On Thursday, GKEDA launched the first in a series of webinars to help local businesses navigate the new programs and loans, including upcoming sessions offering step-by-step instructions on how and when to apply. Dates and times of the webinars will be posted on GKEDA’s Facebook page.
“The best thing we can do right now is make businesses aware of these programs and help them access these programs,” Sparks said. “If we can take some of the mystery out of this and remove some of those uncertainties, I think that will encourage more businesses to pursue this assistance.”
Kokomo Mayor Tyler Moore during Thursday’s webinar said the city also plans to unveil some kind of assistance package next week for local business “that may still need help filling in the gaps.”
Moore has also named Pritesh Shaw, the city’s development specialist, as an in-house contact for any small business with questions on assistance programs or loans.
Half Moon’s Roegner said he’s meeting with his accountant to find the best programs that will help his restaurant weather the financial storm created by the virus.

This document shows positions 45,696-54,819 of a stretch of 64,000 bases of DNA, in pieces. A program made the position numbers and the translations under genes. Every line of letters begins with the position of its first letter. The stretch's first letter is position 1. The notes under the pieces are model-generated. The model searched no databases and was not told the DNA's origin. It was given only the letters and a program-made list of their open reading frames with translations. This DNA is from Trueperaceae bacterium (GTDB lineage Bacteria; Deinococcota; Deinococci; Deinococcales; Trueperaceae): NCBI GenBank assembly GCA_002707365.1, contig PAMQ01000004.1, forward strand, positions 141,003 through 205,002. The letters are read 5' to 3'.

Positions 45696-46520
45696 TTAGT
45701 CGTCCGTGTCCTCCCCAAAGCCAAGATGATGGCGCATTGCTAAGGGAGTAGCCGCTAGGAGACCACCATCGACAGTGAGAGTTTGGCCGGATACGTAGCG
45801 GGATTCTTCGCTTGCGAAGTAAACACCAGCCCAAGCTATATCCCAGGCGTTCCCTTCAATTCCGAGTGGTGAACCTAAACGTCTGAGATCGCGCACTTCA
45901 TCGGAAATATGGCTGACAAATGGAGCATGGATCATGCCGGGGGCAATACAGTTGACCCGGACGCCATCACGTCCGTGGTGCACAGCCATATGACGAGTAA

He said there’s no doubt the looming recession that is sure to linger for months, if not longer, will put long-term financial pressure on his business.
But in the end, Roegner said, he’s alright with that. He said when the pandemic is over and done with, what really matters isn’t his bottom line, but the lives of his friends, family and customers.
“Ultimately, I think about the health of everyone,” he said. “As long as all my friends and family get out of this alive, we’ll dig back out. The alternative is that we’re all outside and this virus spreads like wildfire and our hospitals are overrun and the death rates are crazy. You have to ask: how much is life worth?”
The Associated Press contributed to this story.